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- Beth Nielsen Chapman - Wikipedia
Imagine losing a loved one in a car accident, only to experience another vehicular-related misfortune years later. Sadly, this exact scenario happened to Beth when her step-daughter, Lyssa Chapman, was involved in a serious car crash in Honolulu, Hawaii. The accident occurred in September , only eight years after Duane lost his daughter, Barbara Katie Chapman, to a car accident in May Beth confirmed the bad news to TMZ , telling the outlet that Lyssa had "all our kids in the car.
A picture of the scene showed a deployed airbag and debris from the car scattered across the road, a frightening image considering small children were involved in the incident. Beth also shared a video to Facebook of emergency crews arriving on the scene, while commenting : "Lucky they are walking away. After Barbara Katie Chapman's tragic death in May , her young son went to live with his biological father, Travis Mimms.
But Duane and Beth intervened in the boy's life after hearing an October audio recording of Mimms allegedly physically abusing the then 9-year-old. In the recording made by a neighbor, Duane and Beth's grandson is told to "bend over," a request that was allegedly followed up with "13 slaps" and a cry of "no more! Beth and Duane, however, saw the situation differently. Following a tense custody battle , the couple was awarded temporary custody of the child.
Savages frontwoman Jehnny Beth on her scene-stealing new film role
Although Beth isn't the biological grandmother of Barbara's son, we imagine this tough situation pulled on her heartstrings. Before Beth found love with Duane, she was married to a man named Keith A. The exes share a daughter together named Cecily, who was born in June , two years after their wedding. Although Beth hasn't said much about Barmore throughout the years, she might have revealed a troubling allegation about his life via Twitter in August While Beth didn't mention Barmore specifically, there is no other "first husband" that we know of.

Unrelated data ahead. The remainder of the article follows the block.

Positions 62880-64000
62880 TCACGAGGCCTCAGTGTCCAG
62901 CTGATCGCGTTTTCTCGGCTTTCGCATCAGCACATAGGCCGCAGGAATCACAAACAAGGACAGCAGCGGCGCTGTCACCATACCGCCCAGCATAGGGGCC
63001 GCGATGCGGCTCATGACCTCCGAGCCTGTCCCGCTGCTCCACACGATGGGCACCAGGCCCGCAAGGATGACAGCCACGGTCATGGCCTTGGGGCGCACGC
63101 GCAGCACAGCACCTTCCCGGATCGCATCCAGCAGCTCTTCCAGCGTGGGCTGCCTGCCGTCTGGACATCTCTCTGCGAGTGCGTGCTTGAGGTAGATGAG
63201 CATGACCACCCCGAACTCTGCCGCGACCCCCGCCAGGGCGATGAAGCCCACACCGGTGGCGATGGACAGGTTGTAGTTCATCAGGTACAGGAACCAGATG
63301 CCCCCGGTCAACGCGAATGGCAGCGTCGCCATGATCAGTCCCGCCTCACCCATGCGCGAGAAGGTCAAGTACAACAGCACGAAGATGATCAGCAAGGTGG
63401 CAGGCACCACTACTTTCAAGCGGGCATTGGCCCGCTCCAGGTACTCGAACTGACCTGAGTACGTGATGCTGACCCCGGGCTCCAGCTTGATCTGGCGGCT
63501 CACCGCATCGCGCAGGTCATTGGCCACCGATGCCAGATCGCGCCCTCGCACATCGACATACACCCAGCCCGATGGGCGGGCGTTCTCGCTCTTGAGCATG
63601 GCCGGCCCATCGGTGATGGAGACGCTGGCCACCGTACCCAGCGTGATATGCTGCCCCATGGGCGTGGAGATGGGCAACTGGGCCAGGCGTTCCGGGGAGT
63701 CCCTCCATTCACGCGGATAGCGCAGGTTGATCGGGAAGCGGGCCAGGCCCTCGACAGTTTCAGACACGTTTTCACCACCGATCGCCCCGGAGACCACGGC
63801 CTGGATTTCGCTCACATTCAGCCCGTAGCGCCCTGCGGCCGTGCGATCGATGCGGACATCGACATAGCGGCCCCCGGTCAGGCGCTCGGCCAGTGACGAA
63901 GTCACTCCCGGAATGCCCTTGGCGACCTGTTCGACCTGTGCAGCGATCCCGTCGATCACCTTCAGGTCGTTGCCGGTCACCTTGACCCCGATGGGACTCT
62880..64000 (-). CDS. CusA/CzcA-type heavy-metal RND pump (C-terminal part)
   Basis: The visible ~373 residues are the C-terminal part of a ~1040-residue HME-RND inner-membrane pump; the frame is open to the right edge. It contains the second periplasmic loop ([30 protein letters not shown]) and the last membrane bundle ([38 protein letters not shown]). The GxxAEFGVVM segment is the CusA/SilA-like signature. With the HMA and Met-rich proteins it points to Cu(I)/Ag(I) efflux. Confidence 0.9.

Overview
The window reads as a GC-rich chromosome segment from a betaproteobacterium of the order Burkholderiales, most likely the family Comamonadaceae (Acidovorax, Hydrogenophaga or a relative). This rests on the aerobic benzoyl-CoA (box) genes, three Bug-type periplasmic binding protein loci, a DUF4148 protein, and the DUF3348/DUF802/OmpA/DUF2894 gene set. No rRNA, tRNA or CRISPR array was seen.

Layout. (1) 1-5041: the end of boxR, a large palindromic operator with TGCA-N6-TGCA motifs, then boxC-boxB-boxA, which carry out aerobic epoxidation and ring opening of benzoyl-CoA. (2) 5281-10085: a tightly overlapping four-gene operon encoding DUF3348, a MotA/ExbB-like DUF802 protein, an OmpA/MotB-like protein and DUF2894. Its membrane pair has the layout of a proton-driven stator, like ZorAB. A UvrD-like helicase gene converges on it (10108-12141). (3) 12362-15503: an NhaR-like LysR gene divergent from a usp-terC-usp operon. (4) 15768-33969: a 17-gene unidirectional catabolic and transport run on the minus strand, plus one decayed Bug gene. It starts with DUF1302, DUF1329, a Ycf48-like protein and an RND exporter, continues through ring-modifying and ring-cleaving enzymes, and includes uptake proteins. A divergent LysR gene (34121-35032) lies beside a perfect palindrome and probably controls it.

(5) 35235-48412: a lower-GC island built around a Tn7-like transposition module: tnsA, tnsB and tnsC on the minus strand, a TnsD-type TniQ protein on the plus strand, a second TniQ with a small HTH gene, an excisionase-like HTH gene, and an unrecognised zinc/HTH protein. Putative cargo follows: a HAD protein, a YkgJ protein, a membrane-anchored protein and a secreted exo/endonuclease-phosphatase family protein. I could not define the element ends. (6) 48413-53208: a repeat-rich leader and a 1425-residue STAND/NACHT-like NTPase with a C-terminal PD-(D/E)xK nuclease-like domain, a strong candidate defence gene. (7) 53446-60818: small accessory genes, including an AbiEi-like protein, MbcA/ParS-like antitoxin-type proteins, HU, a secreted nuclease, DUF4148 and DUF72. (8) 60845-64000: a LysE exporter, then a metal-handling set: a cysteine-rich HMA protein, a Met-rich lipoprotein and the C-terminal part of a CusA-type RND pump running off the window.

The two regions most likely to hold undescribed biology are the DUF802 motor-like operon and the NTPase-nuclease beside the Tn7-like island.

Making matters even more compelling? It just about broke my heart when I heard Beth was dating him. When I heard they got married, I got physically sick. If Duane's claims are true, it sounds like Beth got out of a bad situation when she left Barmore. Losing a parent is never easy, especially if you're incredibly close to them.
Smith's death occurred only two months before Beth and Duane's May wedding in Hawaii, so the dad didn't have the opportunity to walk his daughter down the aisle.
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As for how close the two were? In Smith's later years, he worked as a bail bondsman alongside Duane and Beth, sometimes making appearances on Dog the Bounty Hunter. Talk about a sweet gesture. It's clear Beth really loved her late dad.
Please Mr Jailer
For his part, husband Duane Chapman took to Twitter to confirm the devastating news with the couple's adoring fans while sharing a heartfelt tribute to his beloved wife. We all love you, Beth. See you on the other side. However, a rep for the Chapman family told People that at the time of her death, "She was surrounded by family and Dog was there, holding her hand. Yes, it does look bad. And yes, perhaps it is a glimpse at the beginning of the end for Randall and Beth.
But also, marriage is hard and every relationship has its ups and downs. Weighing all the evidence together, the whole thing feels more like a red herring for people to fret about for awhile. Then again, This Is Us does love its twists. Happy theorizing! Already a subscriber? Log in or link your magazine subscription. Account Profile.
Susan Kelechi Watson and Sterling K. Brown on This Is Us. Future Randall still wears his wedding ring! Photo: NBC. It's someone who you think will want to take the hill.
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In most of the places I've been, you needed to do things outside the box. I've been drawn to places where you need to be more creative and entrepreneurial and I think that people who like that kind of work tend to be drawn to those institutions and stay a long time. I also look for people who are honest and supportive of their colleagues. I have found that you can meet a lot of talented people along the way, but not all of them are team players. You could have an extraordinarily talented person who could actually advance your organization in important ways if they play as part of the team.